Yoga postures are also known as the asanas. Literal translation is the position of the body in order to discover unity of the body in mind with the supreme self (Self). These positions of the body can be maintained for some time without any strain. Their primary goal is to improve the keep up of your well-being and help you increase vitality and flexibility of your body. Another meaning of the word asana is the place where a yoga practitioner sits.
Physical side of yoga includes 84 asanas and 84 dynamic variations of these exercises. There are also several body locks (known as bandhas). Depending on a school and the yoga teacher there are even more asanas and the possible variations of the postures. Yoga practice is always followed with proper breathing and these breathing techniques are known as Pranayama techniques (since the pranayama is the control of breathing). Yoga also teaches about neuromuscular control. Mudra (or mudras) is the placement of the hand(s) which can affect the brain and the muscles, bringing the relief from some tension or pain. There are also enhanced neuromuscular controls (mahamudras) and some purificatory techniques, known as Shatkarmas.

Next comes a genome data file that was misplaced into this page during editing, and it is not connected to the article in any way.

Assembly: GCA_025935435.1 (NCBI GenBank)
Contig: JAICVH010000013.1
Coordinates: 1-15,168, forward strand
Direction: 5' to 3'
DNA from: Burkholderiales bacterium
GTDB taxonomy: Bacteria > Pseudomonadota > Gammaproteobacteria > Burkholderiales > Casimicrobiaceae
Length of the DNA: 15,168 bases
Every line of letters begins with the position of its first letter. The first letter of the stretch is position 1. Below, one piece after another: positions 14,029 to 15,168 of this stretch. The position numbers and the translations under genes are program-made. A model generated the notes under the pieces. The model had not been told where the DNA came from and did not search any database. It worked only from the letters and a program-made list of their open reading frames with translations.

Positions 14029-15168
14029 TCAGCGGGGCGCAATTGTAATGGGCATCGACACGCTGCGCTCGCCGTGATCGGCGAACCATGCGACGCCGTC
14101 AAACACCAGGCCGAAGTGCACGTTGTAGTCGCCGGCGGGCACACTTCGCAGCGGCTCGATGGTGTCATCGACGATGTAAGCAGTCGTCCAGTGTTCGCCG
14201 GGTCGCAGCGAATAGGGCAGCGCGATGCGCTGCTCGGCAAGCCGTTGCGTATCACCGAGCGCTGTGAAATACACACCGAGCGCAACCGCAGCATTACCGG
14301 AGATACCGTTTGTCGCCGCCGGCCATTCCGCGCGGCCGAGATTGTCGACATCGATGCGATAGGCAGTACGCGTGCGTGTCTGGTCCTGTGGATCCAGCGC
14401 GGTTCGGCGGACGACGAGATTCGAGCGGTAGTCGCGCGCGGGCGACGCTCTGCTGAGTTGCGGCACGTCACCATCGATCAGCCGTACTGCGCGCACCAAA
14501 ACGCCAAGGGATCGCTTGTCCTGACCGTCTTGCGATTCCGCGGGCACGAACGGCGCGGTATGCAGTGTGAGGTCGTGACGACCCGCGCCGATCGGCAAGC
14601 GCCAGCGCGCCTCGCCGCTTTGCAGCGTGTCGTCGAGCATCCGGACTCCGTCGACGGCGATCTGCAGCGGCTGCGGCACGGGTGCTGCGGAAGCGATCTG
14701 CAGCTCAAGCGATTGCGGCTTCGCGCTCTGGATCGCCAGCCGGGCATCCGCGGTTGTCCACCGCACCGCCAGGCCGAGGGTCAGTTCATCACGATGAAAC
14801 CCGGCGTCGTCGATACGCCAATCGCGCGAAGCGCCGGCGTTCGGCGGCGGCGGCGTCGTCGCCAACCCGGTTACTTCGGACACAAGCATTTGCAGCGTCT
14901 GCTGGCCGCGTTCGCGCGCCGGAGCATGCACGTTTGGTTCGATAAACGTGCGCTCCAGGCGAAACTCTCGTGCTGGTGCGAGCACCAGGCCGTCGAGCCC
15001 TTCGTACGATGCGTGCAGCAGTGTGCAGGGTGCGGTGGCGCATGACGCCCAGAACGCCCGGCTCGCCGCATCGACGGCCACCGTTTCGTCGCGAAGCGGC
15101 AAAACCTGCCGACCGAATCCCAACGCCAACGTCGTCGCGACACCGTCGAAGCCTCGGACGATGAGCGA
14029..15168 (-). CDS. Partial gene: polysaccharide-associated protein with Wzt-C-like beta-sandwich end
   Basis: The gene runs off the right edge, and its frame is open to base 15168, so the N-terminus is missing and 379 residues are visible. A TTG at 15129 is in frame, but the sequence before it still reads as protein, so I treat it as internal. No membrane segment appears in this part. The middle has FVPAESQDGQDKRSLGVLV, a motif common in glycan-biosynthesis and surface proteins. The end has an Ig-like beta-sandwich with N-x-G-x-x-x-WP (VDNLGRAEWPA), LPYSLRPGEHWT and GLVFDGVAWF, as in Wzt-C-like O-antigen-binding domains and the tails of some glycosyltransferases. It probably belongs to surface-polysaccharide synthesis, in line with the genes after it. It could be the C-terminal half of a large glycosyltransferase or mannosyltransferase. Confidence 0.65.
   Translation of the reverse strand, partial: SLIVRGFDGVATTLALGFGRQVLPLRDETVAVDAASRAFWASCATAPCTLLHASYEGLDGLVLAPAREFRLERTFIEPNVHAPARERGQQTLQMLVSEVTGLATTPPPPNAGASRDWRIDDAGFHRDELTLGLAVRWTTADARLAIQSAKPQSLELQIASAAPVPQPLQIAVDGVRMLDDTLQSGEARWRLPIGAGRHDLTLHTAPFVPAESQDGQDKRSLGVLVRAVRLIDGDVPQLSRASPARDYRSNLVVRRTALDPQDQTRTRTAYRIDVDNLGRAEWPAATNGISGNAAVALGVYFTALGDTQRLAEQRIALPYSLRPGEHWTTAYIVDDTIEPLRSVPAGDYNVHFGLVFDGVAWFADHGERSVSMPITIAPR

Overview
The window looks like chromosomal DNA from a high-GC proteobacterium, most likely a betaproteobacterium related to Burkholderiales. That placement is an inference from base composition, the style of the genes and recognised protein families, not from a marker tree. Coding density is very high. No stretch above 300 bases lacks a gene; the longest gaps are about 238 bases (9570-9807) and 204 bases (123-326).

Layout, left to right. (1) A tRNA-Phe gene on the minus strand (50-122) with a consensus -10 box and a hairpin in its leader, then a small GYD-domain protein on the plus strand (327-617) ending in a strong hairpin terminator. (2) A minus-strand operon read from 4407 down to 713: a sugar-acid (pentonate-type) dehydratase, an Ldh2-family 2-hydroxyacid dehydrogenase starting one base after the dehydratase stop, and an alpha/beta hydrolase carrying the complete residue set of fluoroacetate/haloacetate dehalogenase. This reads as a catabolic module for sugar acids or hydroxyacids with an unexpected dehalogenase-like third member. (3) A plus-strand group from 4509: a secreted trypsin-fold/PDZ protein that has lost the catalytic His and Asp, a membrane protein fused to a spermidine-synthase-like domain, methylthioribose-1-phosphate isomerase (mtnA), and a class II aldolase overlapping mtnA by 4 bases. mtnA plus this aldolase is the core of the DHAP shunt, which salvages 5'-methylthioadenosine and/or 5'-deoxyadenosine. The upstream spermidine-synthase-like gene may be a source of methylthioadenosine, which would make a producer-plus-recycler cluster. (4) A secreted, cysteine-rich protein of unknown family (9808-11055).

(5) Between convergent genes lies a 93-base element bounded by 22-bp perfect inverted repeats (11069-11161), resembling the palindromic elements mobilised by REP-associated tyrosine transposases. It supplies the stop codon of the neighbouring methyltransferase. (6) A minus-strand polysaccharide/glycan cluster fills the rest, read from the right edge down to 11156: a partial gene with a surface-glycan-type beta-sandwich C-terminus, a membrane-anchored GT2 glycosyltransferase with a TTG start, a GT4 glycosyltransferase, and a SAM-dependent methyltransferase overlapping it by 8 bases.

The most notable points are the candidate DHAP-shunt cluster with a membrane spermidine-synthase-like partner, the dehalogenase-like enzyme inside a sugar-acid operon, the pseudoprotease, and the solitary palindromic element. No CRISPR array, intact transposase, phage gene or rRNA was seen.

Yoga postures are divided into three different categories: meditative, relaxation and cultural positions.
Cultural postures usually got the name from some animals or life forms. By doing so, they suggest that there are certain qualities and characteristics of these birds, mammals or other animals which we want to follow.
These positions are always practices with the straight spine. The rest of the body should stay calm and without nervousness, and the mind is supposed to stay committed.
Relaxation should rest the entire body and mind, from any kind of physical uneasiness. These postures are developed to provide complete relaxation.
There is another division of yoga asanas, to the method they are practiced. A person can stand, sit, lay, kneel or do some abdominal, hand and head asanas.
Standing asanas are practiced in the standing position. The common asanas are the tree (Vrukshasana), palm tree (Tadasana) or eagle pose (also known as Garudasana).
Sitting asanas include meditative positions, such as easy pose (Sukhasana) or the lotus pose (Padmasana).
Laying positions (sometimes also called supine asanas) are the fish (Matsyasana), the plough (Halasana) or the corpse position (Shavasana).
Kneeling asanas are the thunderbolt position (Vajrasana) or the camel pose (Ushtrasana).
Abdominal or prone asanas include the flexion of the spine, and these are positions like the cobra (Bhujangasana), the bow (Dhanurasana) or the locust (Shalabhasana).
Hand asanas are those where the body relies mostly to the hands. Such poses are: swan (Hamsasana) and peacock pose (Mayurasana).
Head asanas are performed on the head, and the well known head posture is the head stand (Sheersasana).